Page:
Deuteronomy - 16:21

21 You shall not plant for yourselves an Asherah of any kind of tree beside the altar of Yahweh your God, which you shall make for yourselves.

Verse In-Depth

Explanation and meaning of Deuteronomy 16:21.

Differing Translations

Compare verses for better understanding.
Thou shalt not plant thee a grove of any trees near unto the altar of the LORD thy God, which thou shalt make thee.
Thou shalt plant no grove, nor any tree near the altar of the Lord thy God:
Thou shalt not plant thyself an Asherah of any wood near unto the altar of Jehovah thy God, which thou shalt make thee.
'Thou dost not plant for thee a shrine of any trees near the altar of Jehovah thy God, which thou makest for thyself,
Let no holy tree of any sort be planted by the altar of the Lord your God which you will make.
You shall not plant a sacred grove, nor shall you plant any tree near the altar of the Lord your God;
Non plantabis tibi lucum quarumvis arborum apud altare Jehovae Dei tui, quod facies tibi.

*Minor differences ignored. Grouped by changes, with first version listed as example.

Historical Commentaries

Scholarly Analysis and Interpretation.

Thou shalt not plant thee. It is plain from the end of this verse that it is part of the Second Commandment. We know [1] that amongst the heathen nations groves were sacred, so that with them no religious object would receive due reverence, except under the shade of trees. Wherefore lest conformity with this general custom should vitiate the pure worship of God, this distinction was made; and this then is the intent of the prohibition, that the Jews should fly from all strange rites, lest by too closely approaching the Gentiles, they should introduce a sinful medley. But how necessary this prohibition was, appears from their eager imitation (of the heathen), of which mention is constantly made in the sacred history. For there was scarcely any period in which they abstained from "high places." Nor is it without reason that Isaiah and Jeremiah reprove them for "playing the harlot under every green tree." (Isaiah 57:5; Jeremiah 2:20; 3:6.)


1 - See Lucian in Dea Syria, sub initium; Protoi men on anthropon, ton hemeis idmen, Aiguptioi legontai theon te ennoian labein, kai hira eisasthai, kai temenea, k. t. l., -- Tacitus Germ. 9. "Lucos et nemora consecrant." Virgil. Eccl. 6:73. "Ne quis sit lucus, quo plus se jactet Apollo."

A grove - Render, Thou shalt not plant for thee any tree as an idol: literally as an Asherah," "i. e." an image of Astarte or Ashtaroth, the Phoenician goddess (compare Deuteronomy 7:5 note, Deuteronomy 7:13 note). The word is rendered "grove" by the King James Version also in Deuteronomy 7:5; Deuteronomy 12:3; Exodus 34:13; Judges 6:25, but cannot be maintained, for the word is connected with various verbs which are quite inapplicable to a grove. The wooden idol in question was the stem of a tree, stripped of its boughs, set upright in the ground, and rudely carved with emblems.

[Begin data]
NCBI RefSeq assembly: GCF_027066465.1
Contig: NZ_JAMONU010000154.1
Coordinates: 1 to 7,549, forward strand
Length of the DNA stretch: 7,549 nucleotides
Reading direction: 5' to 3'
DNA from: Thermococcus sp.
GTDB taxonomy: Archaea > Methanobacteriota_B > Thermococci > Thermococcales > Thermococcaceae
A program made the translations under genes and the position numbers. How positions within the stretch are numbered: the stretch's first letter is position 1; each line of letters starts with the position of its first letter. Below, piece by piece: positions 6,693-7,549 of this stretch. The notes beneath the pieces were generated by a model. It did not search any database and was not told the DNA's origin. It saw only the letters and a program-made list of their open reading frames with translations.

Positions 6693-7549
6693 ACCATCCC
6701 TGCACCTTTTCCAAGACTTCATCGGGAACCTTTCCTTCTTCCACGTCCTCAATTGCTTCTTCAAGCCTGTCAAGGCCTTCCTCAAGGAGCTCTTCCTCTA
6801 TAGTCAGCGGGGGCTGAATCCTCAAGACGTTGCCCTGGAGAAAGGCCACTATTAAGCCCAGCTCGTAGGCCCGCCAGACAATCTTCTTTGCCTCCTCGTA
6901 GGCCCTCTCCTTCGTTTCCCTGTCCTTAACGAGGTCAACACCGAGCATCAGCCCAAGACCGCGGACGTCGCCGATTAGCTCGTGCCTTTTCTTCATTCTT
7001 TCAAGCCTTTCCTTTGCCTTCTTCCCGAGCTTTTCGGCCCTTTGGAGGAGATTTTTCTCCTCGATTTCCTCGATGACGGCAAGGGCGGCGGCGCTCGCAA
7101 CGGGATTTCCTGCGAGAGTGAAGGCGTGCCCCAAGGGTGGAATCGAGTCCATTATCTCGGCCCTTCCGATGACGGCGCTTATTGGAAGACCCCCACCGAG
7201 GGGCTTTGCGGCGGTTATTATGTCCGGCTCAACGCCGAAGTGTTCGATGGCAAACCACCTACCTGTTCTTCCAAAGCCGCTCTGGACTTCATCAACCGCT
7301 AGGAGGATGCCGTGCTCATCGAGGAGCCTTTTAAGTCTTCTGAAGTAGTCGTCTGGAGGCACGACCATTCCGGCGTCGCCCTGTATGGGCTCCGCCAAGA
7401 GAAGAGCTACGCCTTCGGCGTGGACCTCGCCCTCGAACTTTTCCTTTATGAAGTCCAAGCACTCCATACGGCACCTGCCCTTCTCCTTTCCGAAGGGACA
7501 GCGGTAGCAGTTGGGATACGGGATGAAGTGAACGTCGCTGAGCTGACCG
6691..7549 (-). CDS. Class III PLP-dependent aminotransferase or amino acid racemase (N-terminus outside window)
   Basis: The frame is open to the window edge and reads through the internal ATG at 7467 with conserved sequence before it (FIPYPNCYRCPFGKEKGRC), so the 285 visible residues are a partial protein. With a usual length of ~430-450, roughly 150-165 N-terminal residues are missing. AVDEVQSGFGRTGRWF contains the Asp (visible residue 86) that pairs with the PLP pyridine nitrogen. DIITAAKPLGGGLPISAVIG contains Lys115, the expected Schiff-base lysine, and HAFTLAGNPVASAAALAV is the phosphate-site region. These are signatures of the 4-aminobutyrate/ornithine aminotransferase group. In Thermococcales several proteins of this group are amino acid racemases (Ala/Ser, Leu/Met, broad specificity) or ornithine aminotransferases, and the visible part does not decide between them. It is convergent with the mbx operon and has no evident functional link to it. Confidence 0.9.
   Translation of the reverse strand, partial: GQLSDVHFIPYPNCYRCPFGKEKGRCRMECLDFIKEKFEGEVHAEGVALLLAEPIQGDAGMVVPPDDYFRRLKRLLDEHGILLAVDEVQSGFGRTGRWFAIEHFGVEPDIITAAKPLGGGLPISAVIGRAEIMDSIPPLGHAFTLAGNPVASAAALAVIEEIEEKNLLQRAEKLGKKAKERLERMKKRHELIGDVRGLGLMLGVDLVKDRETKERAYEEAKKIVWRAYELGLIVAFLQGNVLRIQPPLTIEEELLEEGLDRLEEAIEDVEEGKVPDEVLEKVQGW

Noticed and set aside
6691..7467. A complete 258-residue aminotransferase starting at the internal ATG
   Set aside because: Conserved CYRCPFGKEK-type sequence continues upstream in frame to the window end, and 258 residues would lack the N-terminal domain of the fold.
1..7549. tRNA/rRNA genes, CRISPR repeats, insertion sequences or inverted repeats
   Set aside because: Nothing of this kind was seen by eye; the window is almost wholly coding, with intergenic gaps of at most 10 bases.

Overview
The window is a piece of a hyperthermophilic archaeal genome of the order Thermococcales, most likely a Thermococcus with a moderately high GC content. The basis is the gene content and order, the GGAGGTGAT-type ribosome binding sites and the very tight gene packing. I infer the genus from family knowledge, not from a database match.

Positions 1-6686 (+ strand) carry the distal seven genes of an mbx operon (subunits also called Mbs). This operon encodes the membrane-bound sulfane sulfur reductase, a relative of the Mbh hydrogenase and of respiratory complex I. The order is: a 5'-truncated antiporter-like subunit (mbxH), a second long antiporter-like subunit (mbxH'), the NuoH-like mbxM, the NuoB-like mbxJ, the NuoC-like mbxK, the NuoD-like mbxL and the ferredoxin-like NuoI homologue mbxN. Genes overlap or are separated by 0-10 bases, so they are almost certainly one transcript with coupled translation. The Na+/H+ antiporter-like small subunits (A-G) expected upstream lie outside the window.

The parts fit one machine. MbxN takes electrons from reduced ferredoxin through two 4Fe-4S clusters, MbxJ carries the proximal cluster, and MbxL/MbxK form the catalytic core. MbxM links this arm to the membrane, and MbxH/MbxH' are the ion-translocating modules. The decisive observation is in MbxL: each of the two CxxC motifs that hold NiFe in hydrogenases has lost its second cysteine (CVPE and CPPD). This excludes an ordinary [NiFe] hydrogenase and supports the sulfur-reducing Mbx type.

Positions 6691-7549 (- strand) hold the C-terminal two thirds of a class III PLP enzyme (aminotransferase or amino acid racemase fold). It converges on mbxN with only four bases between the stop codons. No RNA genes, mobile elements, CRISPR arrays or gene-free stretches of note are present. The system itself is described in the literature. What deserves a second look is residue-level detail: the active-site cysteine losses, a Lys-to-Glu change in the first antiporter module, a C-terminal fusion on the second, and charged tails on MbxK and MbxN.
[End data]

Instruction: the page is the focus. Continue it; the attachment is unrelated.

Thou shalt not plant thee a grove, etc. - We have already seen that groves were planted about idol temples for the purpose of the obscene worship performed in them. (See on Deuteronomy 12:3 (note)). On this account God would have no groves or thickets about his altar, that there might be no room for suspicion that any thing contrary to the strictest purity was transacted there. Every part of the Divine worship was publicly performed, for the purpose of general edification.

Thou shall not plant thee a grove of any trees,.... Of any sort of trees, as oaks or any other; not but that it was lawful to plant trees and groves of them, but not for a religious or idolatrous use: particularly
near unto the altar of the Lord thy God, which thou shalt make thee; as the Heathens did near their altars, lest it should be thought to be done for a like superstitious and idolatrous use; which evil the Jews sometimes fell into in the times of wicked reigns, and which their good and pious kings removed and destroyed; see 2-Kings 18:4 and Hecataeus (b), an Heathen historian, relates of the city of Jerusalem, that there were there no image, nor plantation, nor grove, nor any such thing.
(b) Apud Euseb. Praepar. Evangel. l. 9. c. 4. p. 408.

Thou shalt not plant thee a grove--A grove has in Scripture a variety of significations--a group of overshadowing trees, or a grove adorned with altars dedicated to a particular deity, or a wooden image in a grove (Judges 6:25; 2-Kings 23:4-6). They might be placed near the earthen and temporary altars erected in the wilderness, but they could not exist either at the tabernacle or temples. They were places, which, with their usual accompaniments, presented strong allurements to idolatry; and therefore the Israelites were prohibited from planting them.

"Thou shalt not plant thee as asherah any wood beside the altar of Jehovah." נטע, to plant, used figuratively, to plant up or erect, as in Ecclesiastes 12:11; Daniel 11:25; cf. Isaiah 51:16. Asherah, the symbol of Astarte (see at Exodus 34:13), cannot mean either a green tree or a grove (as Movers, Relig. der Phnizier, p. 572, supposes), for the simple reason that in other passages we find the words עשׂה, make (1-Kings 14:15; 1-Kings 16:33; 2-Kings 17:16; 2-Kings 21:3; 2-Chronicles 33:3), or הצּיב, set up (2-Kings 17:10), העמיד, stand up (2-Chronicles 33:19), and בּנה, build (1-Kings 14:23), used to denote the erection of an asherah, not one of which is at all suitable to a tree or grove. But what is quite decisive is the fact that in 1-Kings 14:23; 2-Kings 17:10; Jeremiah 17:2, the asherah is spoken of as being set up under, or by the side of, the green tree. This idol generally consisted of a wooden column; and a favourite place for setting it up was by the side of the altars of Baal.

Thou shalt not plant - Because this was the practice of idolaters, and might be an occasion of reviving idolatry.

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